Ethics in research question

klier at klier at
Fri Aug 20 11:13:34 EST 1993

In article <CBzJEH.1yo at>, jamcorp at (Jonathan Priluck) writes:
> In article <1993Aug18.173737.15741 at> klier at writes:
>>You may have signed your rights away in a TA or RA employment contract...
>>in some schools that's a condition of work.  I remember a very restrictive
>>agreement that I had to sign to work in a *clerical* position at a
>>large west-coast university-- essentially giving them rights to anything
>>that I might patent if they chose to take the patent. ***Even if I developed
>>the idea at home, in my own time, and it was totally unrelated to the job***.

> 	4) Those agreements that they make people sign are illegal.  They
> are coerced and would never stand up in court.  For that agreement to be
> legal they would have to take you aside *after you were hired* with your
> legal cousel if ytou so desired, and explained to you the entire policy.
> You should then be given the opportunity to review the policy without fear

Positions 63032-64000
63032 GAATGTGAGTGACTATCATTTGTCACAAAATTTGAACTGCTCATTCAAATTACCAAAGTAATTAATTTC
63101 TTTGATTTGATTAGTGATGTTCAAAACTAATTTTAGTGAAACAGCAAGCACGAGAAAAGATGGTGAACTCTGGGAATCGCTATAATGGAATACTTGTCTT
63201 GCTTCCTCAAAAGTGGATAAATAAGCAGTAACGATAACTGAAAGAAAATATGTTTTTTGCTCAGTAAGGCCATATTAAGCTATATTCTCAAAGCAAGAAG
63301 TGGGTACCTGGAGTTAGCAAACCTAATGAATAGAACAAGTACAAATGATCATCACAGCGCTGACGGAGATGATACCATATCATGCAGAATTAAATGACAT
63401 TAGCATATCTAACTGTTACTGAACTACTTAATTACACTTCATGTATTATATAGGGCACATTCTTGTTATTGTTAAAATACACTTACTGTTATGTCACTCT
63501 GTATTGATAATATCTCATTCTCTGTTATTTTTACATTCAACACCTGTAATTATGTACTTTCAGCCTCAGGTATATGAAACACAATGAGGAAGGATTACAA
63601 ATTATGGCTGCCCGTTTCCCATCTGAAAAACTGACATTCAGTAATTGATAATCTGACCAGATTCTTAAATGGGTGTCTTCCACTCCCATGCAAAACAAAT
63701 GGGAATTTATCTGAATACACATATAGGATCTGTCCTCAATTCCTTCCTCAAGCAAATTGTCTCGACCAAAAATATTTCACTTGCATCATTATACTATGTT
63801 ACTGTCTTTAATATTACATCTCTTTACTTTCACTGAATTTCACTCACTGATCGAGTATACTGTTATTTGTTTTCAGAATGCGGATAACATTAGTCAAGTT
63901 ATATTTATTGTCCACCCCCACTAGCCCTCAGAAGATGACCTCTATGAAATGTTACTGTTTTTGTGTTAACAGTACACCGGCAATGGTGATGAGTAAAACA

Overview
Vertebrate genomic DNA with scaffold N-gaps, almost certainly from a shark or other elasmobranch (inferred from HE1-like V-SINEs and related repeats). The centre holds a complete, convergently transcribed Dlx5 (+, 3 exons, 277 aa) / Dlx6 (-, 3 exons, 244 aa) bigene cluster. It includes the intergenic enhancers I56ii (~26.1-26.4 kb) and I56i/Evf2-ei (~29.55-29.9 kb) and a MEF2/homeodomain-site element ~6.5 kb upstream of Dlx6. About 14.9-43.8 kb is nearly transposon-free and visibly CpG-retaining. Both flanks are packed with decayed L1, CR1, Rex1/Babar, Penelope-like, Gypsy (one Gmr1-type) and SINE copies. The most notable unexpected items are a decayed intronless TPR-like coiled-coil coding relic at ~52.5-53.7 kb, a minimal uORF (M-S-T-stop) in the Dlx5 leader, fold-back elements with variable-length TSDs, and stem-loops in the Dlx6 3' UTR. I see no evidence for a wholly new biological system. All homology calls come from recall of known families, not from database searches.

> of job loss or retribution.. etc. etc.  Basically it is illegal to make such
> agreements a condition of employment without following a very specific legal
> procedure which I have never heard implemented except at Arthur D. Little
> and at M.I.T.  

Yes, but... anyone with lawyers on the payroll can make life expensive
and difficult for those of us who have to *hire* legal work...
And that is the major stick the universities can use...  Most folks don't
realize that coerced "contracts" are unenforceable, but it's also
difficult to prove coercion.


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